Getting Go proves an extremely thoughtful piece of cinema, made all the more poignant in its simplicity.
From the start we are faced with something that is becoming increasingly prevalent in modern society, the use of the internet, and more specifically, social media and online video. This theme is explored throughout. The character of Doc (played by Tanner Cohen) is obsessed with a go-go dancer named, of all things, Go (played by Matthew Camp) after stalking him online. He then proceeds to drunkenly contact Go via email and proposes creating a film exploring Go’s world as a means to get closer to his crush. As all of this unfolds, Doc constantly updates his online followers as to the progress of both his film and his relationship with Go.
Cory Krueckeberg, in his directorial debut, is vigorously exploring one of the prime concerns of the modern age. The film looks at the ways in which we are more open and yet more impersonal than at any other time in human history. We present our darkest, most intimate feelings for the entire world to see at just the click of a button. Yet none of this is displayed to real friends, or even in person, but to faceless usernames on a message board.
However, as Getting Go illustrates, what we present is usually a false image. When Doc first enters Go’s club he finds himself only able to watch him from afar, just as those do to Doc when they watch his video blog. He is completely unable to talk to or even approach this man who he so badly wishes to have an intimate connection with. When faced with a real life relationship the character of Doc becomes almost a frightened child.
As the film progresses through Doc and Go become closer, with their relationship as filmmaker and subject progressing through increasingly intimate levels. Once more Krueckeberg is exploring one of the primary concerns of the effects technology has on our lives. It is so easy to gain instant, short term, gratification online. However, the real life relationship Doc develops with Go, that takes infinitely more time and effort, ultimately proves far more meaningful and rewarding.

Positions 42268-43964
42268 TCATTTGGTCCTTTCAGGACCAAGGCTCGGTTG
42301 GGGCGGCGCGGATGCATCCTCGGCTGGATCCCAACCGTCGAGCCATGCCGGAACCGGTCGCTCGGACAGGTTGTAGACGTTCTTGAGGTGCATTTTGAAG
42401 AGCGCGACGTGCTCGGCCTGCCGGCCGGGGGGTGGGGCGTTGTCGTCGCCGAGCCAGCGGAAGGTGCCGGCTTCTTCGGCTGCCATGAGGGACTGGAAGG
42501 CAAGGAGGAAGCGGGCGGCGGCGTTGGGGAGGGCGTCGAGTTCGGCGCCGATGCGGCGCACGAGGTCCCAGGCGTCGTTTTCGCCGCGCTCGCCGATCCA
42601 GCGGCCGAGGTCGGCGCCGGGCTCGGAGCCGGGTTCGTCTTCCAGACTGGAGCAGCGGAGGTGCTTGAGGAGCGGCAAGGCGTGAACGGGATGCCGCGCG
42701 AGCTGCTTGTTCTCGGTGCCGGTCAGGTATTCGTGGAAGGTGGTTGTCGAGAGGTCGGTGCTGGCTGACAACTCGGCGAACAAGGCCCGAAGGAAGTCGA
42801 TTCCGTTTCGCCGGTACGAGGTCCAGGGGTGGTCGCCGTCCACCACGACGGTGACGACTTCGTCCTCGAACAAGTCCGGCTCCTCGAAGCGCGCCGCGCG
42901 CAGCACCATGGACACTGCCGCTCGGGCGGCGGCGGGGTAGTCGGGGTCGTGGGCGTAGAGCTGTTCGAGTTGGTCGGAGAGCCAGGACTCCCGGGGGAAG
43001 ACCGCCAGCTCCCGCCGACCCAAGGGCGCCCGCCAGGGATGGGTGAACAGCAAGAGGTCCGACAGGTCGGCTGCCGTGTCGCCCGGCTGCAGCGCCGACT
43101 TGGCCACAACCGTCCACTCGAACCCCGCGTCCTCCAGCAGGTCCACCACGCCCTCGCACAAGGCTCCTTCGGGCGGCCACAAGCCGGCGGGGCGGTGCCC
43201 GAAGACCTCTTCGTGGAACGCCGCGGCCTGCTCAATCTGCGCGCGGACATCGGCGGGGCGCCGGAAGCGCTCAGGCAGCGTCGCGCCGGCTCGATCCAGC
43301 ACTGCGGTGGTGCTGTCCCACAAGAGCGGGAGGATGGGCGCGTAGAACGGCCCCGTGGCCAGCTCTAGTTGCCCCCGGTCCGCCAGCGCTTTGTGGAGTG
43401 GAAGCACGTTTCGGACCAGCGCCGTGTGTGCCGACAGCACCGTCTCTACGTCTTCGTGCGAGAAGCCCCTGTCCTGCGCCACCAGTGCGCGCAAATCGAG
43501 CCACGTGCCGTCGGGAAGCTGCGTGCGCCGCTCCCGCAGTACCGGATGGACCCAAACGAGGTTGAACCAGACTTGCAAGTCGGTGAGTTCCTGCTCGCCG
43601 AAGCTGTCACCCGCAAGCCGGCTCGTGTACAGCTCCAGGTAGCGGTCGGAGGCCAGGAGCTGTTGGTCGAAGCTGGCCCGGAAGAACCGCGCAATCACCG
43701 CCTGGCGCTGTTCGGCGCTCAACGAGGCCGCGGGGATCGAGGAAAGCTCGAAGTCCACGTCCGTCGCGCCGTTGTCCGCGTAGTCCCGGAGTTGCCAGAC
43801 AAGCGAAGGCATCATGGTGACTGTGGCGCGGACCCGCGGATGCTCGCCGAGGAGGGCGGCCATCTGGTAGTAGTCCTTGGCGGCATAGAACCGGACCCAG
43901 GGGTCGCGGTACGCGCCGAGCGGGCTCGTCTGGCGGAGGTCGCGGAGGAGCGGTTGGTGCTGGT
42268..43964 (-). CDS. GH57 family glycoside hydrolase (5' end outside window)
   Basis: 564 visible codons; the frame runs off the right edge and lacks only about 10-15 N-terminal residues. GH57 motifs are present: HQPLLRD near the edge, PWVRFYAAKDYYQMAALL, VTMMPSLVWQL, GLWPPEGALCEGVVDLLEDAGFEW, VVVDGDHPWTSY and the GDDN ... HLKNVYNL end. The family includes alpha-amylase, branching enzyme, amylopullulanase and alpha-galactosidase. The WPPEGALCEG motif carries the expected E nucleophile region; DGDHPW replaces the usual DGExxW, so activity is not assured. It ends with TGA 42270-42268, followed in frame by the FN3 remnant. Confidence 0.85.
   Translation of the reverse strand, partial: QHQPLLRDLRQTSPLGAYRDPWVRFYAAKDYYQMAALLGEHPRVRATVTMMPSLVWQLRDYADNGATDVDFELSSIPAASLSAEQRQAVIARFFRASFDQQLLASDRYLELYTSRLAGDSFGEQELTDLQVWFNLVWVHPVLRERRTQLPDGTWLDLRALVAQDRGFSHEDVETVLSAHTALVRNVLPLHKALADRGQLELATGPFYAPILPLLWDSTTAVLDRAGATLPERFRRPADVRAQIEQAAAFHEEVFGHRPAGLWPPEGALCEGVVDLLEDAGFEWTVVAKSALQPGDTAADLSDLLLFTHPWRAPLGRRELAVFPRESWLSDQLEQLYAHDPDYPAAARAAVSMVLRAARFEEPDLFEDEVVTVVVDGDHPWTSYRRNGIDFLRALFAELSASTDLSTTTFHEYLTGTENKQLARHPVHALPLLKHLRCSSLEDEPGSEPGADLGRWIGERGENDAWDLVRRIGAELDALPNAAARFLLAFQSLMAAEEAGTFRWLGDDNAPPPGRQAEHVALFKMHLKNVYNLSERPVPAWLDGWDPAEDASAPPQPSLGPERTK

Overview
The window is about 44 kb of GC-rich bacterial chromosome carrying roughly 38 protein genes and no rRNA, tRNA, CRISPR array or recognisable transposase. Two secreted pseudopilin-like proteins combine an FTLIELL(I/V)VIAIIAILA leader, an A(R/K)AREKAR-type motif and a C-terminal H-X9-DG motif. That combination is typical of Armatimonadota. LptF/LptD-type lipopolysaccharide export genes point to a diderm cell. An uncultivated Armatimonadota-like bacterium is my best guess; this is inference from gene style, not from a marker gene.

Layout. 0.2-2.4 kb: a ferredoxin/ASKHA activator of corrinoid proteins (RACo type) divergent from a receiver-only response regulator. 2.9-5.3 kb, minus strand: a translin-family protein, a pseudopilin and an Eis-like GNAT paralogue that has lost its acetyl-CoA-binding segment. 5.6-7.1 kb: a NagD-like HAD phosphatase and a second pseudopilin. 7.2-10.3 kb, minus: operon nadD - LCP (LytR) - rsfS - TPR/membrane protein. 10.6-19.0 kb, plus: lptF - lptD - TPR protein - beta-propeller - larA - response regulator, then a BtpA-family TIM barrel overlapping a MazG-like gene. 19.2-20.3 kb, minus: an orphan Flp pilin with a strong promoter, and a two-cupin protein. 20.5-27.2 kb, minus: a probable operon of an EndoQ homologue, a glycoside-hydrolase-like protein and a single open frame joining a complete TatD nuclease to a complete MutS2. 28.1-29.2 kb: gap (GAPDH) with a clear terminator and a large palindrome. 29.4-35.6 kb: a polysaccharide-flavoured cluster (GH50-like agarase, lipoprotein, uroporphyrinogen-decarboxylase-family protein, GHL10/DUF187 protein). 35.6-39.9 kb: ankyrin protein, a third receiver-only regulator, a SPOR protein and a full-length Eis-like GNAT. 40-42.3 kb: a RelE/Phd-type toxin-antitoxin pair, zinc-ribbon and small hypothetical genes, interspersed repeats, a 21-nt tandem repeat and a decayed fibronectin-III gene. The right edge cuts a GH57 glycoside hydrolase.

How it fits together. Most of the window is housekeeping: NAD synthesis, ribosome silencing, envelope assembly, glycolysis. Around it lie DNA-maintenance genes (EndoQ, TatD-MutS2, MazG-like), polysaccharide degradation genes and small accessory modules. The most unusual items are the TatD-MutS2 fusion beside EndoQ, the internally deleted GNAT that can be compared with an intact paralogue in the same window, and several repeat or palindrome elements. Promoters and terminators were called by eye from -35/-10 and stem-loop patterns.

In spending more time with one another they are able to begin to look past mere surface value. Doc begins to see that his crush is more than just an attractive man who dances for a living and starts to see the actual emotion and intelligence within him. Go is far from innocent in his vanity either. When Doc first comes to Go suggesting making a film about him, Go simply approaches it as a way to make money and get his fifteen minutes of fame, another issue which is often discussed as the ills of today’s society. Again though, there is a development as time progresses. Go moves from using the opportunity as a simple exercise in chasing fame, to using it as one where he can present his real self, thoughts, hopes and feelings to the world and, more importantly, to Doc.
As we can see then, Krueckeberg presents themes and ideas that are universal and mean something to us all. However, it is also important to remember that Getting Go is a film aimed largely at the gay community. When one bears this in mind, an entirely new layer of the film opens up. It is a sad fact that members of the gay community still face discrimination on a much higher level than most others. As such, it is understandable that many would want to hide behind a false image, presenting a version of themselves to the world which is not remotely their full selves.
Both Doc and Go have spent large periods of their lives hiding behind a false image. Doc lives on his computer, fantasising about men but never actually getting emotionally or sexually involved with anyone real. Go spends his working life as a confident, social go-go dancer when in reality he loves nothing more than to stay at home indulging his artistic side. Both are unable to escape the false versions of themselves until they find one another and allow themselves to open up, be it physically or emotionally.
Through exploring this very simple and very personal story Getting Go meditatively deals with some of the prime concerns of modern society. These come in the form of affecting all of us, but equally cross over to look more specifically at the gay community. It suggests that far too many people are lingering in the shadows, and even drifting further into them, when more than ever we need to be open about who we are and what we want, as that is where our happiness and acceptance, both as a society and as individuals, ultimately lays.
Getting Go: The Go Doc Project is out on DVD on June 23rd